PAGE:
Marty Williams recalls the conversations he and his wife would have with their two daughters about the dangers of talking and texting while driving.

“It’s always a concern,” said Williams, who lives in Howard County, Md. “We just drilled it into their heads over and over until they said, ‘OK, we get it,’ and when we saw something (about the dangers of drivers texting) on TV, we made sure they saw it, too.”

Parents like Williams have good reason to worry.

Half of teens say they talk on a cellphone while driving, a third say they swap text messages, and almost half say they’ve been a passenger in a vehicle with a teen driver whose phone use put them at risk, according to federal statistics. Teen drivers are more likely to get into a fatal crash than anyone under the age of 80, in part because their brains are still developing the system that evaluates risk.

These days, however, there’s an app for that, several of them, in fact. There are apps that prevent mobile-device use while driving, and some of them alert parents or employers when a user tries to beat the system. They’ve emerged on the market as alarm grows over the carnage caused by distracted driving.

More than 3,300 people die and 420,000 are injured annually in crashes attributed to distracted drivers. But those numbers may be low because, other than a driver’s admission of fault, it’s a challenge to prove that distraction caused a crash.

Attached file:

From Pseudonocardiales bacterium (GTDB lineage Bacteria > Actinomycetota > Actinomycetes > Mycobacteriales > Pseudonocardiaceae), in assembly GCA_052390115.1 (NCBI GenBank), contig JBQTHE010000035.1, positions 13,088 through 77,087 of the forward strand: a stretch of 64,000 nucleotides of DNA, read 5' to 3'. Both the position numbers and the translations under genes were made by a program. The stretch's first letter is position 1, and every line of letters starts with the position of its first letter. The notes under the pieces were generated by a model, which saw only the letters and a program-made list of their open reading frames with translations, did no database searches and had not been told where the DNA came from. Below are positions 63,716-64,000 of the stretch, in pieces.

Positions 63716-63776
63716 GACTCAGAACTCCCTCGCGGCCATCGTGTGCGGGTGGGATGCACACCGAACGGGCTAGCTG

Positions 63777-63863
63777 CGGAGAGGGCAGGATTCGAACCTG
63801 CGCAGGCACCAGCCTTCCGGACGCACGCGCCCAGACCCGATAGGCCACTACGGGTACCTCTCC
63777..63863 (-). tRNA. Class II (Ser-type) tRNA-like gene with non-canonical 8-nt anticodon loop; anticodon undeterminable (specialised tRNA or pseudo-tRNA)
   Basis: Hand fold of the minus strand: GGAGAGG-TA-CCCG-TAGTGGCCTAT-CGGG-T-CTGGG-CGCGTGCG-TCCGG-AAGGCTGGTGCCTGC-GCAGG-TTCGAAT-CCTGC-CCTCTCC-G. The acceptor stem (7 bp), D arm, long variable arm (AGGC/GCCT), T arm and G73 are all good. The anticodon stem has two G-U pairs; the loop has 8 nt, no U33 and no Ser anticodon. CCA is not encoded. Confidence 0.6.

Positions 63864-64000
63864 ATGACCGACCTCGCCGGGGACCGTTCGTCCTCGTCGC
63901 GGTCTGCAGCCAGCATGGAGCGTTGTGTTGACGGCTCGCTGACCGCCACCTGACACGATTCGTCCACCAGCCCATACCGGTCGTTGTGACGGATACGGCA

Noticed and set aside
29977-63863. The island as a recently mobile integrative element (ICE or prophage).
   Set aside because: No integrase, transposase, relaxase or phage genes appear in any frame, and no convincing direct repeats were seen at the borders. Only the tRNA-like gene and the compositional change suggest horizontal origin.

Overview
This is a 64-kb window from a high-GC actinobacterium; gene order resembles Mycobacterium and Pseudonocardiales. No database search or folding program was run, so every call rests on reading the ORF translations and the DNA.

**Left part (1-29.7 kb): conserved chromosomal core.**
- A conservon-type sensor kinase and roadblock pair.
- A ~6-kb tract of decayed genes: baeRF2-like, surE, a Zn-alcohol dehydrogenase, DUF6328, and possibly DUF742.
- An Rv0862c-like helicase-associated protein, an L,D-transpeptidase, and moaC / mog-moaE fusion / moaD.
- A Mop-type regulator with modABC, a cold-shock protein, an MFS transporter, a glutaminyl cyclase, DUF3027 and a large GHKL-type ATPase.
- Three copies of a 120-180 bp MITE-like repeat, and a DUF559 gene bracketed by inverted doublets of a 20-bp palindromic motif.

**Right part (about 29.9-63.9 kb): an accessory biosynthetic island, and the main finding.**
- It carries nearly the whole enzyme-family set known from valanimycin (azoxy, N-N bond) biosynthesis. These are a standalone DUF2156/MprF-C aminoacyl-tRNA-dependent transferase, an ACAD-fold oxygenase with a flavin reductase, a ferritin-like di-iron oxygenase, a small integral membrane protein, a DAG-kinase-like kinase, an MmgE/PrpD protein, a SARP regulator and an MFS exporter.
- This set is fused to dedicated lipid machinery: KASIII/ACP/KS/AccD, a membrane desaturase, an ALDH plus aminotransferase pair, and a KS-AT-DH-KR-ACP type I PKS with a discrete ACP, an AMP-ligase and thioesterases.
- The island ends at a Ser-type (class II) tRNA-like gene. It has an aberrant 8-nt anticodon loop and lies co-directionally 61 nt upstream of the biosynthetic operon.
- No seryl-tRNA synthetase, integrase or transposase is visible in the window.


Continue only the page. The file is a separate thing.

Among all drivers involved in fatal crashes, teens were the most likely to have been distracted, National Highway Traffic Administration data show.

“They feel invincible,” said Jurek Grabowski, director of research at the AAA Foundation for Traffic Safety. “They have large social networks and they want to stay in contact with them.”

Conversations on the go, texting, surfing the Internet and taking selfies are such a habit among teens that studies show they underestimate the risk. Teens make up a significant percentage of the approximately 660,000 drivers who are having phone conversations or manipulating electronic devices while driving at any given moment during daylight hours in the United States.

And most teenagers who chat, text or surf while driving are breaking the law. The District of Columbia and 37 states ban novice drivers from talking on the phone while driving. The District and 43 other states bar all drivers from sending and receiving text messages while driving. But respect for those laws is akin to that given the speed limit.

“We need to almost turn this thing into a brick,” David Coleman said recently, holding up his cellphone. “It can’t just be about texting. It has to be about email, Facebook and no inappropriate calls.”

Most of the companies that sell cellphone service — Verizon, AT&T, Sprint and others — also provide apps that can limit access.

Many of the apps are triggered when a GPS sensor detects that a vehicle is in motion, and some — such as AT&T’s DriveMode — will alert parents or employers when the app has been turned off or disabled.

Independent experts consider that a feature buyers should look for.

“It’s important to have a solid oversight function so that use can be monitored by a fleet manager or parent,” said Russ Rader of the Insurance Institute for Highway Safety.

“Cellcontrol is one of the better, most complete systems. TeensSafer is another one that we’ve looked at that works pretty well,” he said.

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